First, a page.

The Say Can Blues

Kevin Cuffe
Lass of Gowrie, Manchester

The Say Can Blues publicity image

This is Kevin Cuffe's second produced one act play since Slowly Vignettes, his well received debut piece in the 24:7 Theatre Festival in 2007. The Say Can Blues is a comedy drama where a loser character, Haydn Trowl, descends into fantasy in order to cope with the loss of his wife who leaves him very early on in the story. He is so obsessed with worrying about things which can go wrong in life that his wife Veronica needs to get away. He is then visited by another kind woman friend Monica whom he throws out when she spurns an advance.

This leads him into an extended fantasy sequence where he becomes a hard boiled American private detective very much in the vein of Raymond Chandler's Philip Marlowe. He gets involved with two American femmes fatales, one looking for her husband and the other looking - or so it appears - for trouble. The play ends back in the real world when Haydn as the loser again kidnaps his wife and holds her hostage while he attempts to have a resolution which he did not earlier manage.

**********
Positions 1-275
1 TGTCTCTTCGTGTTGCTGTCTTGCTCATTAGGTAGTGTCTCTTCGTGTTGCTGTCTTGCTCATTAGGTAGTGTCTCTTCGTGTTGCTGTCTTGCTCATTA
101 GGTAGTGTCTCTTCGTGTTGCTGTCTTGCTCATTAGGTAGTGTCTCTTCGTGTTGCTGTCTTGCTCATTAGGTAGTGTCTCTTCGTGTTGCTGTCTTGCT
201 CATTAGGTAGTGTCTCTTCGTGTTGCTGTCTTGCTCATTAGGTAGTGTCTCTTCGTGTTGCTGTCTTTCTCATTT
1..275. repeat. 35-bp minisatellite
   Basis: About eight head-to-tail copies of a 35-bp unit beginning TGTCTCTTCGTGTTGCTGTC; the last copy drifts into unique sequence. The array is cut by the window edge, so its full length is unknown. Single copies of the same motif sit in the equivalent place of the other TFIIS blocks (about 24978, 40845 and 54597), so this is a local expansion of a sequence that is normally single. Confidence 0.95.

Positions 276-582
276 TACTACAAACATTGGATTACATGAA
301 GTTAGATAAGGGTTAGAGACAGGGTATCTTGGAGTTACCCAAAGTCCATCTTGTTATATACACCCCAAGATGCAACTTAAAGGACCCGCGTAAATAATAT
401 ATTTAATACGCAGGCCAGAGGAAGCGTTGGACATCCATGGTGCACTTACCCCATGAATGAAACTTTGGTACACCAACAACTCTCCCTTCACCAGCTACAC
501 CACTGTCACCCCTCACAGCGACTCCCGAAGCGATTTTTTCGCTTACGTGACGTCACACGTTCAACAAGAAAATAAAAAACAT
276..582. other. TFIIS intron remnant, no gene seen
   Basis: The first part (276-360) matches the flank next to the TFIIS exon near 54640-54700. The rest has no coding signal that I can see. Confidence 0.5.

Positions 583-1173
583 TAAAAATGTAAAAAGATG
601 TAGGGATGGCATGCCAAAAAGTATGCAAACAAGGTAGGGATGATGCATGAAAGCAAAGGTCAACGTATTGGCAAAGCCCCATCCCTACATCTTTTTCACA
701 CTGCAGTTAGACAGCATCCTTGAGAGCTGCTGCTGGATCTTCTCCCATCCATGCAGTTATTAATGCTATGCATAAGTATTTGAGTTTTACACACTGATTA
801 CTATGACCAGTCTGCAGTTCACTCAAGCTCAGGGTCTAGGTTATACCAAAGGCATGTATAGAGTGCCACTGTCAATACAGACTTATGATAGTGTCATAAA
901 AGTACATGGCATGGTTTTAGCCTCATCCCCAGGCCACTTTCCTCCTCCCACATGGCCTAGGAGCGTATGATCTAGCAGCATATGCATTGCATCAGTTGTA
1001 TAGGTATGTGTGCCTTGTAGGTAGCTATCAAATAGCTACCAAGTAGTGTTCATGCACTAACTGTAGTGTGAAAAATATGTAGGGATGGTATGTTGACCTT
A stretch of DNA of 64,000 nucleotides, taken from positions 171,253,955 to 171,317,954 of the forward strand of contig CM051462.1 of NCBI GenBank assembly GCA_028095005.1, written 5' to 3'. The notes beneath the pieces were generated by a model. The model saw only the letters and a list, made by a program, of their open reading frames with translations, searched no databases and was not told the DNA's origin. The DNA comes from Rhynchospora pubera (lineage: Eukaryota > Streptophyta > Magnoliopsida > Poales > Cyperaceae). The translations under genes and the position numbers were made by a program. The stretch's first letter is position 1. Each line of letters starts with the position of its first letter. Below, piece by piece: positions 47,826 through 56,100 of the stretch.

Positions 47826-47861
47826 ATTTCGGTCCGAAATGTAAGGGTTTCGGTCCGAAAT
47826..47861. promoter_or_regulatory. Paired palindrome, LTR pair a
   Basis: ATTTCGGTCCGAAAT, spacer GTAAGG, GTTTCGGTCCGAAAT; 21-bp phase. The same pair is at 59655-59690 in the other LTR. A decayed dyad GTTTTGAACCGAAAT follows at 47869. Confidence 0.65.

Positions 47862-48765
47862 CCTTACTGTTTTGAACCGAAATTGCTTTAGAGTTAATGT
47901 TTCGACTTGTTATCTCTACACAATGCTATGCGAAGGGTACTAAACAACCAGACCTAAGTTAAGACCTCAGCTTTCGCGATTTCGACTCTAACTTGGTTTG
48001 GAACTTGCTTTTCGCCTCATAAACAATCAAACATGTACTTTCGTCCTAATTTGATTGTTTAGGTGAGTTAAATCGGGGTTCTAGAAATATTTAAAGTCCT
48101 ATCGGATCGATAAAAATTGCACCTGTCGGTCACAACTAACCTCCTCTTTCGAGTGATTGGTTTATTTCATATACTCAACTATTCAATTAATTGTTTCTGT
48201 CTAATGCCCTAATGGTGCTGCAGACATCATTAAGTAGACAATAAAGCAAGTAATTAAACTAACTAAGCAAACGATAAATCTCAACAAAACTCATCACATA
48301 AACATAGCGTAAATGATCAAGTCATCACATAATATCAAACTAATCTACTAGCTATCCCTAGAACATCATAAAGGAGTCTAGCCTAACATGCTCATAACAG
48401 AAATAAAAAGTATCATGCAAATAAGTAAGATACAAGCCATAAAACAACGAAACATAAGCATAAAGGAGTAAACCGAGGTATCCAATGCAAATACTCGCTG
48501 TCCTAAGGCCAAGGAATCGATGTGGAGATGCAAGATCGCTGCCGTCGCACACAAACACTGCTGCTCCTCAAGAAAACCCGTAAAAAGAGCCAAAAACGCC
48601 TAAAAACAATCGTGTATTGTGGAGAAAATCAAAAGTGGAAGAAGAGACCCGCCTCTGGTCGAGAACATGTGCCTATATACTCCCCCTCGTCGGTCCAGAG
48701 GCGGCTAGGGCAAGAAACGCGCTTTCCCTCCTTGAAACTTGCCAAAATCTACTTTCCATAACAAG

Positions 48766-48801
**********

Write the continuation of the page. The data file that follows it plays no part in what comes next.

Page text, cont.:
There are some lovely moments such as the first appearance of the Detective character which is simply realised by donning a raincoat and trilby and miming chain smoking.

A blues soundtrack is cleverly employed in between scenes and this adds to the film noir atmosphere they are clearly seeking to evoke. There is clever use of the minimal setting and lighting opportunities afforded by the small playing and audience area. Blue light for the fantasy sequence and red light when the kidnap happens.

Generally the shift between comedy and drama works very well. One of the best exchanges is when Haydn, making the advance to her, asks Monica, "What do men and women do when they are alone?" and she replies, "Argue". Also worthy of note is when Haydn tells Veronica he is a detective and she reminds him he works for British Gas. That produced the biggest laugh.

Co-directors Brainne Edge and Sam Al-Hamdani coax fine performances from all three players.

Daniel Thackeray as Haydn manages to navigate both roles of the loser and the detective with aplomb. He is appropriately neurotic as the one and super cool as the other.

Jane Leadbetter as Veronica is equally effective in her dual roles for both sequences and Karen West plays the seductive Miss M to perfection. She captures the nuances of her femme fatale particularly well with a husky sensuality.

"The Say Can Blues" runs at the Lass O Gowrie in Manchester until 15th July.

Reviewer: Andrew Edwards

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